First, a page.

Since a patient may have been admitted several times during the period in which our data were collected, it is important to understand exactly how to identify patients and his/her stay(s).
There are essentially four identifiers for data associated with any given patient:
Figure 1.4 illustrates the possible data available for a given individual, identified by a ``subject_id''. Time progresses from left to right, and the different types of data collected are shown vertically. Each subject can have multiple hospital admissions, identified with ``hadm_ids''. Each hosptial admission can contain multiple ICU stays, identified with ``icustay_ids''. Waveforms collected during ICU stays are identified using ``case_ids''. Laboratory and microbiology tests are performed throughout a hospital stay and can therefore take place outside the ICU stay. Vital sign validation, medications, fluid balances and nursing notes are only performed in the ICU and are not available during the remainder of the hospital stay. Date of death is recorded in-hospital and has also been obtained from social security records for out-of-hospital mortality.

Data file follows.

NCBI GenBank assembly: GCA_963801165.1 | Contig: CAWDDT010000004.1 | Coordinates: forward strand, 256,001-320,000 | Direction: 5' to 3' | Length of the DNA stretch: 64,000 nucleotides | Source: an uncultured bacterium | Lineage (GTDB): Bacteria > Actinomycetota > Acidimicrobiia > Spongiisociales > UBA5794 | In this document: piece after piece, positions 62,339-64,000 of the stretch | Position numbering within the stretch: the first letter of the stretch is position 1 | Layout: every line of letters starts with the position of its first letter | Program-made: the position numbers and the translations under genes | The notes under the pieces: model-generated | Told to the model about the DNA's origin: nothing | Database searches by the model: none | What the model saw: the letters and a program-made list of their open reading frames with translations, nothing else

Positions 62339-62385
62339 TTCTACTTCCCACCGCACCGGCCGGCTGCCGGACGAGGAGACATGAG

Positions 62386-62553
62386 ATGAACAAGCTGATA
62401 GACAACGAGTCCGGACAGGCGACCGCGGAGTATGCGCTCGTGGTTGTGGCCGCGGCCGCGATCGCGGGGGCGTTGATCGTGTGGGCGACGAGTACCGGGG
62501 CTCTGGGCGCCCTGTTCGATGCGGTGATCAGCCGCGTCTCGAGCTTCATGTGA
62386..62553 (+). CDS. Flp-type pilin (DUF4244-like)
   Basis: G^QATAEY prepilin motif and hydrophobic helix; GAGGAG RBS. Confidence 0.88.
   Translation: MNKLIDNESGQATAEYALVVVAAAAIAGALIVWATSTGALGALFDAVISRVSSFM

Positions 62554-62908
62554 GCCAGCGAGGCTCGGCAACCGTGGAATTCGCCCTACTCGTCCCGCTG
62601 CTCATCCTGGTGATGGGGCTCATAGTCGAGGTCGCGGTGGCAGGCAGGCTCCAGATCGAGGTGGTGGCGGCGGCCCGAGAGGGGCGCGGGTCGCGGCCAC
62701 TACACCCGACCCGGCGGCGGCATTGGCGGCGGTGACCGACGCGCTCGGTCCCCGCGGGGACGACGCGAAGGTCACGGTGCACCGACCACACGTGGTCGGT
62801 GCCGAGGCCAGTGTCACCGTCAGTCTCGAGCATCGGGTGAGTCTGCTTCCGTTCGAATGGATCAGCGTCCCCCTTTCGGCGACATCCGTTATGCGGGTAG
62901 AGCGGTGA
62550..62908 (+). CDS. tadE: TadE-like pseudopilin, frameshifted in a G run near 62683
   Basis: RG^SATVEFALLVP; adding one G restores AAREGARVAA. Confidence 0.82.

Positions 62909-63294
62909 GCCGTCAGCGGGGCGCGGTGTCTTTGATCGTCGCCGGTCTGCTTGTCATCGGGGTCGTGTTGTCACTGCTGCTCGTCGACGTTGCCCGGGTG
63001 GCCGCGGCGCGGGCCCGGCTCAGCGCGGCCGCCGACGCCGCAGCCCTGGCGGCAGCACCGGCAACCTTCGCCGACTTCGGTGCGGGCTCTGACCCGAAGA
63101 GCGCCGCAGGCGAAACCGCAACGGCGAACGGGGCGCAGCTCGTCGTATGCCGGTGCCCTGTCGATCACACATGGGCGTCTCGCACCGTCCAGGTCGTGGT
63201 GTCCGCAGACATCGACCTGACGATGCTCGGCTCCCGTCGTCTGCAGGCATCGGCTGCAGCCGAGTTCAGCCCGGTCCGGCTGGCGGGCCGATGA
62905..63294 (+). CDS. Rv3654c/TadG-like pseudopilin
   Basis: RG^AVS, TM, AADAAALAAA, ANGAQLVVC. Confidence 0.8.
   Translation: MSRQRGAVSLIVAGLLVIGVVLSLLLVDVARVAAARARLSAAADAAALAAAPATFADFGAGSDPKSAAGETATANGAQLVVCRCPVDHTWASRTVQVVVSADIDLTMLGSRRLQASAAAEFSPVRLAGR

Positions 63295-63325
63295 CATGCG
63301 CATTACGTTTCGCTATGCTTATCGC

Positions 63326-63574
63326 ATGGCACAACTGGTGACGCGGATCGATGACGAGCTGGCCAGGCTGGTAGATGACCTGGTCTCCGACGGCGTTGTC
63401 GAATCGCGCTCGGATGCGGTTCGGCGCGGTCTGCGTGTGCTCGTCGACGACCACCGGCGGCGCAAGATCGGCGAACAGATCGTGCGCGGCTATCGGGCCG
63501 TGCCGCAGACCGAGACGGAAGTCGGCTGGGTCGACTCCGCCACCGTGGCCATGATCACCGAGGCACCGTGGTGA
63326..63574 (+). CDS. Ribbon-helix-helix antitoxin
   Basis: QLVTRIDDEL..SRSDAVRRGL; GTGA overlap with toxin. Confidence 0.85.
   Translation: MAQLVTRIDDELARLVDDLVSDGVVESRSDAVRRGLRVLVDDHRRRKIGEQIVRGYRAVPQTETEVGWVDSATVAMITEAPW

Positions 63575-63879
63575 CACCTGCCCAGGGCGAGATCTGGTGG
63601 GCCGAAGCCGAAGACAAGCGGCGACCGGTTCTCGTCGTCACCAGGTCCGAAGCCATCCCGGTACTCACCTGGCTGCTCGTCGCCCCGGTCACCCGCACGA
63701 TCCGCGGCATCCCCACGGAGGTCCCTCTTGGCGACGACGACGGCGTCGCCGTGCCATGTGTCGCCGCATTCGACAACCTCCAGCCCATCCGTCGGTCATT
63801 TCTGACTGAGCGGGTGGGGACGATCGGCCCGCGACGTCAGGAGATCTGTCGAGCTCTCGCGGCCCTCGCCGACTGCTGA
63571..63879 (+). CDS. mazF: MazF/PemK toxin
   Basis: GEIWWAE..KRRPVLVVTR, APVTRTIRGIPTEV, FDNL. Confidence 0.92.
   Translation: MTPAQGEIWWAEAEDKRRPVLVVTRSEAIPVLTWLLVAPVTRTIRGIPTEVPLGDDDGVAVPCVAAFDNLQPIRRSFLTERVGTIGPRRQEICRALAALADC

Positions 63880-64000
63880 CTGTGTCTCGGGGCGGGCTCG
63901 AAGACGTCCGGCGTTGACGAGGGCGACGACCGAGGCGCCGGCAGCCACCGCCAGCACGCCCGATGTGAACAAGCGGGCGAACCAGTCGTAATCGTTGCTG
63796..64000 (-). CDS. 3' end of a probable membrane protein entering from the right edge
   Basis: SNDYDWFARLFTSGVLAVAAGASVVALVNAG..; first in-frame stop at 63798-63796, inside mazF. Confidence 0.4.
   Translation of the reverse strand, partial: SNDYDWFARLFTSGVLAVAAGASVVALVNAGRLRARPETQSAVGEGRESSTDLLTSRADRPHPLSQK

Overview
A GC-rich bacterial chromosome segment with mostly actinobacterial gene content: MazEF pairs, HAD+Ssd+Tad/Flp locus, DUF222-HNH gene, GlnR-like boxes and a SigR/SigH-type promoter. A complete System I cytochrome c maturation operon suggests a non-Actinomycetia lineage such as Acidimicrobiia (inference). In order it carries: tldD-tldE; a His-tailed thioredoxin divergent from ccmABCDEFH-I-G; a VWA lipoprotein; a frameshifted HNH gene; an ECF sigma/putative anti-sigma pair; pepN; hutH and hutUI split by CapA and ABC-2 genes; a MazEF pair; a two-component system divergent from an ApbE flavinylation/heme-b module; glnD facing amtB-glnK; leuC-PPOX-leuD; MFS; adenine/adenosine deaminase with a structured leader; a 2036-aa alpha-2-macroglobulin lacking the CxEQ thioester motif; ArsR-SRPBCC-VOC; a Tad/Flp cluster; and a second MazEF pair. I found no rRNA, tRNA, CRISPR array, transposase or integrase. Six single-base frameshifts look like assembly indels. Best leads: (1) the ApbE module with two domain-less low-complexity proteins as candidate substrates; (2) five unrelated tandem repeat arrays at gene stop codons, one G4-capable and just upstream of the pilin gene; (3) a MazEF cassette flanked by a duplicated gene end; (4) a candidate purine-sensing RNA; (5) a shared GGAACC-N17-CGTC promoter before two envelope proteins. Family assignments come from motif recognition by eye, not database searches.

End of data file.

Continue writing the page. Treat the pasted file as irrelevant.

The above illustrates an ``ideal'' case where the timestamps associated with the data fall within the hospital and/or ICU stay. Unfortunately, real-world issues can complicate matters allowing data to be recorded outside of a patient stay. For example, a patient could be physically present in the ICU and connected to monitors before their admission has been entered into the system. This results in a waveform recording which starts before the subject's ICU admission. Furthermore, missing/mistaken data can mean that ICU stays exist where there is no matching hospital admission record.
Note that a patient may move between ICUs during any given admission. If the move is longer than 24 hours, we define it to be a new ICU stay. Note also that the amount of data varies during and between ICU stays and that data are often missing - see section 1.6.